One of the major challenges in reducing plastic waste is the lack of accountability for the costs of single-use plastic as the true cost of single-use plastic is not reflected in the product's price; in the case of single-use plastic, the cost of pollution and environmental degradation is an externality, as it is not included in the price of the product. Therefore, manufacturers do not bear the true cost of producing single-use plastic, and subsequently, consumers do not bear the cost of disposing of it. When heavily practiced, this contributes to overconsumption and waste as single-use plastic is cheap and easy to produce, and will continue to be prevalent due to the lack of incentives for consumers and producers to switch to more sustainable alternatives. According to a report by the United Nations Environment Programme (UNEP), the external cost of plastic pollution is estimated to be $40 billion per year. This cost includes the impact on marine ecosystems, human health, and tourism. However, this cost is not borne by the producers or consumers of single-use plastic, but by society as a whole.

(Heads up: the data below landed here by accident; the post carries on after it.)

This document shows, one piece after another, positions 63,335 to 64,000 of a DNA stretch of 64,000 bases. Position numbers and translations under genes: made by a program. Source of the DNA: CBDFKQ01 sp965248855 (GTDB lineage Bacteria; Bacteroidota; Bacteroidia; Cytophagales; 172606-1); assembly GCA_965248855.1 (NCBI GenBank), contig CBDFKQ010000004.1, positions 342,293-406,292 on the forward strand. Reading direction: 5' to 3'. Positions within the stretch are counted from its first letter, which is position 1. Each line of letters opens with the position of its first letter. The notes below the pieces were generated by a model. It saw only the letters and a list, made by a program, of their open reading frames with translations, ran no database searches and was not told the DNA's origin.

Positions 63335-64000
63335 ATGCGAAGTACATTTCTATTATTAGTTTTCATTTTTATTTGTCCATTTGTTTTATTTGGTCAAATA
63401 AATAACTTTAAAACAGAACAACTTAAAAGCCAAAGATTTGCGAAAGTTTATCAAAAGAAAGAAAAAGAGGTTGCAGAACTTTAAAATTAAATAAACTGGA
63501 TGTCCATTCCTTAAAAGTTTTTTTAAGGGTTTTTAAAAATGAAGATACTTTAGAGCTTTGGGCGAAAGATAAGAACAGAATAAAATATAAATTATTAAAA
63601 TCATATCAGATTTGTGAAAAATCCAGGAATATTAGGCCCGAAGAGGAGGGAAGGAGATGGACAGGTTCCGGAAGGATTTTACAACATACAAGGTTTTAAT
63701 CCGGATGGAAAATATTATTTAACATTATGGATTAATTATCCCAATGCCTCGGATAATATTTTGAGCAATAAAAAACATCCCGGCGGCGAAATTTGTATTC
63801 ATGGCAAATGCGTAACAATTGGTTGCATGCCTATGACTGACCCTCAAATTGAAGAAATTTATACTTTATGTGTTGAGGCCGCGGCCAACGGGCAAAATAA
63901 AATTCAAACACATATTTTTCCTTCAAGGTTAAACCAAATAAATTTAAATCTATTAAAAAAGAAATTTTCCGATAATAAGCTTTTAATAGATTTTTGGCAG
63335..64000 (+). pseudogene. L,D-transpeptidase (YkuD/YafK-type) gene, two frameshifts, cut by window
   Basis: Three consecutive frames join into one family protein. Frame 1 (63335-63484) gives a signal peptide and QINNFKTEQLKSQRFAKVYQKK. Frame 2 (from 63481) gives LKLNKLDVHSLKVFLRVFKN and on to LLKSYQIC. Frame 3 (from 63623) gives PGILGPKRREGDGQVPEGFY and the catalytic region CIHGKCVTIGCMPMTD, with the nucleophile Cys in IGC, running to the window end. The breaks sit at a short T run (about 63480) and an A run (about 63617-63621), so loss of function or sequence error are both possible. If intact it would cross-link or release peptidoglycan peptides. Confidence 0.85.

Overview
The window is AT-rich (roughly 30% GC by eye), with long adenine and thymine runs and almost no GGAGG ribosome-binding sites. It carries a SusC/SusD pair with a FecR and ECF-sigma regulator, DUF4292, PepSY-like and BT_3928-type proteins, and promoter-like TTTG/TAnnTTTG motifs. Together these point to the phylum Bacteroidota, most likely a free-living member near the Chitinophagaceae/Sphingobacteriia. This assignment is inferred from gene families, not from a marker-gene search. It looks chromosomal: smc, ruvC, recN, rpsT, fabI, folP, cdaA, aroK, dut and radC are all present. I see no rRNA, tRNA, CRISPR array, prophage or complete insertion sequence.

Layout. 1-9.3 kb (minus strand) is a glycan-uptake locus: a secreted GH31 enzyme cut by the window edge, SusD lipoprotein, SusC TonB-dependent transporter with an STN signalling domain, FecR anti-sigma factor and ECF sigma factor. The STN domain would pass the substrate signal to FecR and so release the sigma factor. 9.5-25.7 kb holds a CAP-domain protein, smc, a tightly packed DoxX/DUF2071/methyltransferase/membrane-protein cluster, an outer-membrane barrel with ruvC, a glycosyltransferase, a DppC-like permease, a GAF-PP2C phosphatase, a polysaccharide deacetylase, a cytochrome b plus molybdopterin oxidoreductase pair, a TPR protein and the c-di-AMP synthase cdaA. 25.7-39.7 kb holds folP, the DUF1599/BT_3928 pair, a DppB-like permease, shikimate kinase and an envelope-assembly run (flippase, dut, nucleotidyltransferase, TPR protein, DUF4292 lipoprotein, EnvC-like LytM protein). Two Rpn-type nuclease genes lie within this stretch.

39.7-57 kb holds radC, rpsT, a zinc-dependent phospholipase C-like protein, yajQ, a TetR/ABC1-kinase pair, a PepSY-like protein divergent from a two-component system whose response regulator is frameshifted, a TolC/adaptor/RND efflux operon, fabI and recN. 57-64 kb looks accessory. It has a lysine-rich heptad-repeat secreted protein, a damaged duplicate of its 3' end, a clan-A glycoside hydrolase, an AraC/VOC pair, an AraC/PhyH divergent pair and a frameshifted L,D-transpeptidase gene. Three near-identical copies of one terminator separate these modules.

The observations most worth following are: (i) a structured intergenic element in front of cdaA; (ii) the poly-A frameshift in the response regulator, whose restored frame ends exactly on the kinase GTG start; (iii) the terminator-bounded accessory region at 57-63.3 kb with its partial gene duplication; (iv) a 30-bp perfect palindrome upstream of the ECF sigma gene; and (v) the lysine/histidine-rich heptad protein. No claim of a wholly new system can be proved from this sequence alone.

The lack of accountability for the costs of single-use plastic creates a situation where the incessant production and consumption of single-use plastic is economically efficient for producers, but consequential for society as a whole. As a result, there is a need for policy interventions that internalize the costs of pollution and environmental degradation associated with single-use plastic.
One policy intervention that has been proposed is a tax or fee on single-use plastic items, internalizing the cost of disposal and incentivizing consumers to switch to more sustainable alternatives. Proving efficient in other nations, a tax on plastic bags in Ireland led to a 90% reduction in plastic bag use according to a report by the World Bank. Similarly, a tax on single-use plastic in the UK is expected to reduce plastic waste by 1.6 billion pounds per year.
Another policy intervention is extended producer responsibility (EPR), which requires producers to bear the cost of managing their products at end-of-life. This would incentivize producers to design products with end-of-life considerations in mind, ensuring that plastic waste is collected and recycled into new products. In countries where EPR has been implemented, such as Japan and Germany, there has been a significant increase in recycling rates and a decrease in waste generation.